The European Union (EU) has proposed to monitor cryptocurrency transactions by banning anonymous cryptocurrency wallets. According to reports, a proposal has been drafted by the European Commission, the Executive arm of the EU, which would impose an obligation on crypto wallet providers to release details of transactions, including the sender’s name, location, age and as well as the receiver’s details.
With the said proposal, the Executive Commission hopes to forestall instances of money laundering and terrorism financing via cryptocurrencies. In light of this, the commission’s proposal would ensure that crypto transactions are traceable both on the sender’s and receiver’s end. Crypto exchanges that provide custodial crypto services would be covered by the proposed law.
European Commission Exercises Caution to Avoid Overregulation
The Executive Commission’s proposal is part of the recommendations by the Financial Action Task Force (FATF), which already applies to bank transfers. While the commission sees the need for a regulation that will guide the transfer of crypto assets, it also noted that it is important not to inundate the industry with numerous regulations. This has been the argument of the US SEC Secretary, Hester Pierce, against excessive regulation. The secretary claimed that if regulatory pressure increases, it may likely stifle innovation in the space.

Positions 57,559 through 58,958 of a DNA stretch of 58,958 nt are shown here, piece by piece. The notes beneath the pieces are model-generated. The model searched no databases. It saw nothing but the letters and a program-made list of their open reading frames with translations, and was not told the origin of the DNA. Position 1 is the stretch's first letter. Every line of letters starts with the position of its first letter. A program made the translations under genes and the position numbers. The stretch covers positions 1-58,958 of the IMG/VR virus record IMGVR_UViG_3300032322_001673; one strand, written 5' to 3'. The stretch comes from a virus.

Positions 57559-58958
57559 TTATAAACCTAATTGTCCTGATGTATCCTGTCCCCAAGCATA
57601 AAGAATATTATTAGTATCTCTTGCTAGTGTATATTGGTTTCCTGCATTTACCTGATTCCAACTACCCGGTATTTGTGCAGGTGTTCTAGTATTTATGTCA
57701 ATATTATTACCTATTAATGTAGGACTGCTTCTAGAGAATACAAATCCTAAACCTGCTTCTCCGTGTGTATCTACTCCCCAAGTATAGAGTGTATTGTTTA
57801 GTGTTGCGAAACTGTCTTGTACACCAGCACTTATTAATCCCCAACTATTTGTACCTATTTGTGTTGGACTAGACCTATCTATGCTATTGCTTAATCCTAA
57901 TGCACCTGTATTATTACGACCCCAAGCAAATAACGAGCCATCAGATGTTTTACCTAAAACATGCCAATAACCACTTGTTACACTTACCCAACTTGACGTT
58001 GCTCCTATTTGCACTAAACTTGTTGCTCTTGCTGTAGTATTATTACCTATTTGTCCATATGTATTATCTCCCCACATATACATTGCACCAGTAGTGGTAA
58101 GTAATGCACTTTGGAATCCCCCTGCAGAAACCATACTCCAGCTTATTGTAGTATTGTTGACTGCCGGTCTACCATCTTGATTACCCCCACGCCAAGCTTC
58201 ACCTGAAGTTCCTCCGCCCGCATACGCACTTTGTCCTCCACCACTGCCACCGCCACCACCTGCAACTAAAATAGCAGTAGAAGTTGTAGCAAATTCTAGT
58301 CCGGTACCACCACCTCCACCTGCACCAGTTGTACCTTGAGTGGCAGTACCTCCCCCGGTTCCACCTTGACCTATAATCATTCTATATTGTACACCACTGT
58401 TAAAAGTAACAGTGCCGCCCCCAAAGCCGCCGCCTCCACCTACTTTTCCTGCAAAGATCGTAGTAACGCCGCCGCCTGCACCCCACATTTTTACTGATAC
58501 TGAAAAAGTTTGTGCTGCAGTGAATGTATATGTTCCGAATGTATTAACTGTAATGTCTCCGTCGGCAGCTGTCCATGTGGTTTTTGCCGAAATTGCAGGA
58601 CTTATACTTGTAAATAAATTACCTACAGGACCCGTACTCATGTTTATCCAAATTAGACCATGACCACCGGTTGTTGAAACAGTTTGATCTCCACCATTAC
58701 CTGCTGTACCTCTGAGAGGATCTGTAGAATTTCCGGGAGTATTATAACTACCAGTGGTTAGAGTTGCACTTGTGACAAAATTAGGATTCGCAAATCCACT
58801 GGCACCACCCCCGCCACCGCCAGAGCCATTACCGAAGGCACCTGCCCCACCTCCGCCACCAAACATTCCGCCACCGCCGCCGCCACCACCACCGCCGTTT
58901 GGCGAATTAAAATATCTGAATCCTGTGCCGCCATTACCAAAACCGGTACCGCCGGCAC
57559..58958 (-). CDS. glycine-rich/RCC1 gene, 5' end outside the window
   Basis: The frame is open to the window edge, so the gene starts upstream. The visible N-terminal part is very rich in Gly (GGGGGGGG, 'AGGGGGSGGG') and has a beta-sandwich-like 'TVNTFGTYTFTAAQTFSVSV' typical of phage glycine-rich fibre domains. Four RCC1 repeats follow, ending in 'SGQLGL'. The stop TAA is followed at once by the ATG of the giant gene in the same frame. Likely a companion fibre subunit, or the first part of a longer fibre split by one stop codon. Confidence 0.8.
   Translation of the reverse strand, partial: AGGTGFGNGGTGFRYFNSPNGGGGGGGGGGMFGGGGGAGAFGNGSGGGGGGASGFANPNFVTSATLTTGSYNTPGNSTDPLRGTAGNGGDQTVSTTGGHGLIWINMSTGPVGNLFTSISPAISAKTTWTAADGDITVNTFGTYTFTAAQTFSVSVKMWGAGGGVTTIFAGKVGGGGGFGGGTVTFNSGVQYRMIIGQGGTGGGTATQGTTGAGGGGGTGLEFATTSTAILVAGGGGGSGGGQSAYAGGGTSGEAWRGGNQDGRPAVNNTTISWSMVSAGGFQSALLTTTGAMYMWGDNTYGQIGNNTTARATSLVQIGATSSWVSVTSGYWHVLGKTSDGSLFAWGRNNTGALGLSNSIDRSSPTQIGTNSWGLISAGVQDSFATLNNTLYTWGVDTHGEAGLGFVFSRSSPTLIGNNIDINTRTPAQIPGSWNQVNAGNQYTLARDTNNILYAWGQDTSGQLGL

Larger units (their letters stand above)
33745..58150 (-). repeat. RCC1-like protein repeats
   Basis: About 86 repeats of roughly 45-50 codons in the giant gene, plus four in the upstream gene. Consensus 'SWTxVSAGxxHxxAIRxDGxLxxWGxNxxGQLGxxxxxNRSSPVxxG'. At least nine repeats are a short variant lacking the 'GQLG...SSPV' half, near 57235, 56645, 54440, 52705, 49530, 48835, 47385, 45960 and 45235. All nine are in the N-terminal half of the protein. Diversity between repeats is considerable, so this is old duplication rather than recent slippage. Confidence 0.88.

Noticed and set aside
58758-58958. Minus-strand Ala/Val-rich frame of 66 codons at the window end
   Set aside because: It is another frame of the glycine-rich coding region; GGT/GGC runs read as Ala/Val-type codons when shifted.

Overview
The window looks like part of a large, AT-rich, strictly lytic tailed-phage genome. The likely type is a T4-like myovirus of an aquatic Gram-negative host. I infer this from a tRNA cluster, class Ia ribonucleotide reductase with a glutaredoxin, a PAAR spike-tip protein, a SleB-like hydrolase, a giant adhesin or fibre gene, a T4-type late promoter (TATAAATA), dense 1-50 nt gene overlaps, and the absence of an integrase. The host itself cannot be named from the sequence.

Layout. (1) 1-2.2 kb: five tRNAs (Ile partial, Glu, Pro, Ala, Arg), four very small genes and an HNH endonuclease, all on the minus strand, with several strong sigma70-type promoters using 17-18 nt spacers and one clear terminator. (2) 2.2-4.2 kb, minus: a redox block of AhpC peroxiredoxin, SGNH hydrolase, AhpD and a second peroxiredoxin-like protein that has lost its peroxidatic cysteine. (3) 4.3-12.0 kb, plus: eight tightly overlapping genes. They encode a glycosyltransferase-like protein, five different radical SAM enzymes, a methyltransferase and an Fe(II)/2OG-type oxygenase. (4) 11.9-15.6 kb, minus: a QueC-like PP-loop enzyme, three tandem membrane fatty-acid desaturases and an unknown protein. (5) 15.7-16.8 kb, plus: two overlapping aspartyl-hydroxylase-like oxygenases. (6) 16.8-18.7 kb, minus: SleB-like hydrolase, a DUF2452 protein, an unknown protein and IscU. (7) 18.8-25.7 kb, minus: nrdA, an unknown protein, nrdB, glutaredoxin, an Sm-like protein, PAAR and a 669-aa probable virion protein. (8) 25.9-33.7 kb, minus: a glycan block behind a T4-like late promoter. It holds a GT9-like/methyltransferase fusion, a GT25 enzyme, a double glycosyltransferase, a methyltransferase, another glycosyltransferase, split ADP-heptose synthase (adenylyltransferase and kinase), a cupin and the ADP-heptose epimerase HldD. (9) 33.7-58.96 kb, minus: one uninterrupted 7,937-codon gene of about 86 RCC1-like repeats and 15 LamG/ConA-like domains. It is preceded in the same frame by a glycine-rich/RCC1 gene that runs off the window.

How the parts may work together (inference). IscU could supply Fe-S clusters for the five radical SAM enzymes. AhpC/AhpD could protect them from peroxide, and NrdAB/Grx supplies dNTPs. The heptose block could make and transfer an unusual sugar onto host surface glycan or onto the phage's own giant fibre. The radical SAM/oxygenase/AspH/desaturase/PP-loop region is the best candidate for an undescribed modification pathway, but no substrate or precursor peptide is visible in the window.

South Korean Regulators Adopt Similar Approach
Interestingly, the EC’s proposal is similar to the directive issued by the Financial Service Commission (FSC) in South Korea. The FSC ordered all crypto exchanges in the country to liaise with banks in order to issue real name-based accounts. As expected, leading crypto exchanges have complied with the directive.
However, smaller exchanges are in a dilemma as they are yet to find South Korean banks willing to partner with them. With its directive, South Korea’s FSC seeks to curtail illegal activities that are carried out with the help of cryptocurrencies. To protect banks against liability for fraudulent transactions, the FSC issued a ‘no notice’ guideline which empowers government officials to absolve banks of any form of culpability in the event of illegal transactions.
While the EU is actively involved in the regulation of crypto, it has also been making active efforts on the idea of a Digital Euro through the European Central Bank. The ECB is also considering the implication of central bank digital currencies (CBDCs). In a survey conducted by the bank, the major issues raised against CBDCs are privacy, extra costs, vast adoption, and a few others.
A member of the ECB’s Executive Board, Fabio Panetta, however, argued that privacy concerns were unfounded, instead a digital Euro would protect users’ privacy. Panetta also said it was necessary to address the soaring popularity of cryptocurrencies with the digital Euro.
In a different report, the ECB considered the implication of not issuing a CBDC, saying the Euro may likely lose its sovereignty if it stalls on a CBDC. Meanwhile, the President of the bank, Christine Lagarde noted that a Digital Euro plan would take the bank four years or more.